TORONTO — News of Prince Philip’s retirement from public life has sparked fond memories of his glamour and gaffes as Canadian royal watchers recall the visits of a man who transitioned from rebellious modern monarch to royal elder statesman while staunchly supporting dozens of causes.
Buckingham Palace released a statement Thursday saying that Philip, the Duke of Edinburgh, would retire from royal duties this fall.
Philip, 95, made the decision himself with the full support of the Queen, the palace said in a statement. The royal has suffered from heart disease and other ailments in recent years but has nonetheless maintained a vigorous public schedule.
The announcement drew a tweet of congratulations from Prime Minister Justin Trudeau, who thanked Philip for his decades of service and wished him well in retirement. The Queen’s husband last visited Canada four years ago.
Some Canadians marvelled at Philip’s stamina for the demands of public life, which he embraced from the time he married in 1947.
Robert Finch, chairman of the Monarchist League of Canada, said Philip’s inaugural royal visit to this country took place more than 66 years ago in 1951, noting that his years in public service exceeded the retirement age for most people.
“I think we’ll still see him in public for the odd occasion here and there, but at 95 years old I think he can be proud of his service, and I think Canadians can be proud of his service to their country,” Finch said in an interview.
Philip’s first true visit to Canada came long before he became a member of the British royal family, when his career as a naval officer brought him to Halifax for a brief and routine shore leave in 1941.
On that occasion, according to royal historian Carolyn Harris, a local woman reminisced to Time Magazine that ”he looked just like any other Royal Navy midshipman. He seemed to be growing out of his uniform.”
A decade later, when Philip made his first official royal visit alongside his wife, he cut a more memorable and dashing figure.
Harris said Philip and his wife were heralded at the time as a glamorous pair of royal newlyweds with the star power and modern sensibilities to revitalize the monarchy, not unlike the way their grandson Prince William and his wife Kate were described upon their arrival in Canada in 2011.
“In the 1950’s there was very much a sense that it was the future queen and Prince Philip who were modernizing the monarchy,” she said, noting the pair’s decision to buck tradition by travelling by airplane instead of by ship, as well as pictures of Philip square-dancing in blue jeans at Rideau Hall and donning a white Stetson for the Calgary Stampede.
As his public profile increased, so did his reputation for frank talk and off-the-cuff remarks that set Philip apart from the more scripted Queen.
Some of his more notorious departures from tradition took place in Canada over the course of his more than 20 official visits, according to Harris.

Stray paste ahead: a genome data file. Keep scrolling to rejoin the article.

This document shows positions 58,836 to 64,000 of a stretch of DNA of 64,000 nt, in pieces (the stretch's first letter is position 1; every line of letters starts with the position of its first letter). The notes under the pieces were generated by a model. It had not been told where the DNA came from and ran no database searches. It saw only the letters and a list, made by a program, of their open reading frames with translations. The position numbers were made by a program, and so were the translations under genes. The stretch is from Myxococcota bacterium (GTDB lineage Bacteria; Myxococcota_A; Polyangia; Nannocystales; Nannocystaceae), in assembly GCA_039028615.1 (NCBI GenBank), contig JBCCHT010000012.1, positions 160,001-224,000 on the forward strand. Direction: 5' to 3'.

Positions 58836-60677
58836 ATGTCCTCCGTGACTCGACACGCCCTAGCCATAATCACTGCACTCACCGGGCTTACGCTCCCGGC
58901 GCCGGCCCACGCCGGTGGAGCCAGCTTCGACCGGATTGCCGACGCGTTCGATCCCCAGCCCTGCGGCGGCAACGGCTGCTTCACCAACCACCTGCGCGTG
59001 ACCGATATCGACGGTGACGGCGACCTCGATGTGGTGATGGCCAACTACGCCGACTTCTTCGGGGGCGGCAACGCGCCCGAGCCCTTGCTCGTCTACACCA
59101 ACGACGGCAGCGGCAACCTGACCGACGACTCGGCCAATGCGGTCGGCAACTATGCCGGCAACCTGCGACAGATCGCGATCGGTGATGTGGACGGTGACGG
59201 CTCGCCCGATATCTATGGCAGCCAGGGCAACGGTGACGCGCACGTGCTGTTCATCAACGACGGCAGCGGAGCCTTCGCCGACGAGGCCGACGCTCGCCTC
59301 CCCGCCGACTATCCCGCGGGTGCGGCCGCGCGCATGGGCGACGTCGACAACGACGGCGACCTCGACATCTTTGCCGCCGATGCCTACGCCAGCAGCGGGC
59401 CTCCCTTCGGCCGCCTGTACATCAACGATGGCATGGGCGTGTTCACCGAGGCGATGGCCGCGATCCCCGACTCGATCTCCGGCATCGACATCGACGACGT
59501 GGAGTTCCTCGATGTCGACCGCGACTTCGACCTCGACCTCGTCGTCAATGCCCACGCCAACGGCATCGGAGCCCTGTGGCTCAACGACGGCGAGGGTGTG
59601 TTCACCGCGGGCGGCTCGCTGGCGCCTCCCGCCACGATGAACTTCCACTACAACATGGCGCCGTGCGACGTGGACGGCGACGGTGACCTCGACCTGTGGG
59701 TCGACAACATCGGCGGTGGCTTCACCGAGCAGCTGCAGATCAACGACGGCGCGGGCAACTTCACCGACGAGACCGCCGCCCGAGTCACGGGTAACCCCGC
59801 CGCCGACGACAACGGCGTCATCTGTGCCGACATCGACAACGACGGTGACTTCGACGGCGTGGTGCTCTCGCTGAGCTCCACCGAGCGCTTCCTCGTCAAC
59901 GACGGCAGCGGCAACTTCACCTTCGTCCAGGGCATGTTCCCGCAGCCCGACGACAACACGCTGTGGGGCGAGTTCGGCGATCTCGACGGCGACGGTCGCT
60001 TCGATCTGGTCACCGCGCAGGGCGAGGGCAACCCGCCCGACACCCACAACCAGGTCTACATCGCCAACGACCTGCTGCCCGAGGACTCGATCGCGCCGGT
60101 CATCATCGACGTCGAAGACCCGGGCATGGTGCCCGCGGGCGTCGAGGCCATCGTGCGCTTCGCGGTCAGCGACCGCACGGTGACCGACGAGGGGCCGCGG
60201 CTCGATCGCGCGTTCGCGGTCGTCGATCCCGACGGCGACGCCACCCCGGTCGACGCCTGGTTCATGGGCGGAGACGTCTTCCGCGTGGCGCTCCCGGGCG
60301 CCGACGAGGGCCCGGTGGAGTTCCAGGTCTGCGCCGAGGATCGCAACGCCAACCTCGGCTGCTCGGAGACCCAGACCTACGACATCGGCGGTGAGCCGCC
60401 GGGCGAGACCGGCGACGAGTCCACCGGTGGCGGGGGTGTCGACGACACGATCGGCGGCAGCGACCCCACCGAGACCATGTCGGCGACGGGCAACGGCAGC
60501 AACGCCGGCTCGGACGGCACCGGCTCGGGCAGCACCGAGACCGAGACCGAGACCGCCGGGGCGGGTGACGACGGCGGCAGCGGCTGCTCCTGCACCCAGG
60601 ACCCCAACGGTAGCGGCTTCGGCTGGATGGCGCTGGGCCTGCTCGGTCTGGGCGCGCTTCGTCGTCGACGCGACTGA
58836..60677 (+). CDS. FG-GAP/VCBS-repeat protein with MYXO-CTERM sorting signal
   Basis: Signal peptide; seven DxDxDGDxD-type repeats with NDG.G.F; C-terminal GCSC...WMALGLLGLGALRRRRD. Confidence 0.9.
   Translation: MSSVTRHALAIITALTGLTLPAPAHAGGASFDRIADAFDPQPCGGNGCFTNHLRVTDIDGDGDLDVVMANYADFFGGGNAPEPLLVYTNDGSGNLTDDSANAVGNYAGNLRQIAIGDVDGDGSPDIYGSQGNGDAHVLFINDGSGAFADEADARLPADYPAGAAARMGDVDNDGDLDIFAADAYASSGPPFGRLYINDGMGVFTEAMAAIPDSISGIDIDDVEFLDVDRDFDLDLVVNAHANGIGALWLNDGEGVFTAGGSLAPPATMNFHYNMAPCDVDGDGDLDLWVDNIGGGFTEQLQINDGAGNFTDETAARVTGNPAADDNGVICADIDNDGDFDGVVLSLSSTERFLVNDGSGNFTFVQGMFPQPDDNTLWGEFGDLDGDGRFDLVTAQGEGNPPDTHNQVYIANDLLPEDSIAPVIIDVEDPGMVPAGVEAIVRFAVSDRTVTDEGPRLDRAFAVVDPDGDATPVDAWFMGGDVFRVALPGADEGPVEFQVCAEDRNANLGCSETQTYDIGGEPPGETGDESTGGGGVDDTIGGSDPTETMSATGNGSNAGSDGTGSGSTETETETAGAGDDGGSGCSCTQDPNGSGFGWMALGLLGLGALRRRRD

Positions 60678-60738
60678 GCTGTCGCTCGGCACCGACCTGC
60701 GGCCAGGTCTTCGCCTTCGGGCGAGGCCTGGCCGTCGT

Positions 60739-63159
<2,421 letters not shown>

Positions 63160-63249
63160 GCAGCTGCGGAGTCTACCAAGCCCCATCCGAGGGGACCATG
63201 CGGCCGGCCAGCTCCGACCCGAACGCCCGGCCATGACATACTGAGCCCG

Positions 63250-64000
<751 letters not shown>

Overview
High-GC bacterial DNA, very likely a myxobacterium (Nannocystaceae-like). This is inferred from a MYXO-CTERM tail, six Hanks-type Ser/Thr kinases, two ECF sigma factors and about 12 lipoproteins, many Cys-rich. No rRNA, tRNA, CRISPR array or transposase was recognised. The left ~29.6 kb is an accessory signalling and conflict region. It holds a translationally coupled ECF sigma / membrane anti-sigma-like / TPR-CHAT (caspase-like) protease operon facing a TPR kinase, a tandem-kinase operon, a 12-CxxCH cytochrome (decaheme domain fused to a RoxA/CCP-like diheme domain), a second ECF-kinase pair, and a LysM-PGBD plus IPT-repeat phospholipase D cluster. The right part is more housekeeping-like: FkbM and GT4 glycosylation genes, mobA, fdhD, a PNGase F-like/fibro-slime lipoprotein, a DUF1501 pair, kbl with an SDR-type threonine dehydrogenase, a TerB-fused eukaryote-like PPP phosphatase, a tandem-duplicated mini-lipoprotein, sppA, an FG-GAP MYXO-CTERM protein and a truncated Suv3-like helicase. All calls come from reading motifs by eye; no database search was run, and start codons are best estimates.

During a six-week tour of the entire country in 1959, Philip made what was then considered to be a tactless speech to the Canadian Medical Association decrying lack of fitness among Canadian youth and calling for better physical education programs in schools.
A decade later, while bluntly stating his view of Canada’s relationship to the monarchy at a news conference in Ottawa, he committed what came to be seen as a major gaffe.
“I think it’s a complete misconception to imagine that the monarchy exists in the interests of the monarch — it doesn’t. It exists in the interests of the people: in a sense,” he said. “We don’t come here for our health, so to speak. We can think of other ways of enjoying ourselves.”
That same tour also prompted a line that has appeared in many compilations of his most notorious quotes.
According to the book “Royal Observations” by Canadian historians Arthur Bousfield and Garry Toffoli, the Prince was dedicating an annex to Vancouver city hall when he made the announcement, “I declare this thing open, whatever it is.”
He later explained his flippant dedication by saying he hoped to get the event over with, since it was raining and he was speaking to a crowd of about 15 people.
But that sense of spontaneity won him plaudits from those who attended public events with him.
Finch recalls a 2010 dinner in Toronto that was marred by rolling black-outs that knocked out both the lights and the air conditioning on a sweltering summer’s day.
Philip, then 88, was not bothered by the logistical hassles that arose from the power failure, Finch recalled.
“I heard someone say to him, ‘sir, the elevators aren’t working,’ and he said, ‘well, we’ll just take the bloody stairs,’” Finch recalled. “Here’s a guy in his late 80’s, and he’s not letting the power outage or the intense heat or anything get to him. He’s just carrying on his job.”
That job entailed becoming a patron to 44 Canadian organizations, many of which focused on conservation, science or athletics.
They include the Canadian Aeronautics and Space Institute, the Canadian Curling Association and the Outward Bound Trust.
But Philip is perhaps best known for founding the Duke of Edinburgh’s Award, an international organization that has been promoting leadership and responsibility among youth since 1956.
“(Prince Philip) has been a great inspiration to thousands of Canadian youth,” said Rick Ashbee, national executive director of the Canadian division of the awards. “It is a testament to his vision that over the past 60 years the Duke of Edinburgh continuously inspires and elevates young participants as they emerge as talented and effective leaders.”
Philip’s final visit to Canada in 2013 also saw the long-serving royal consort achieve the country’s highest civilian honour. Gov. Gen. David Johnston made him a Companion of the Order of Canada, as well as granted him the Commander of the Order of Military Merit.
Michelle McQuigge, The Canadian Press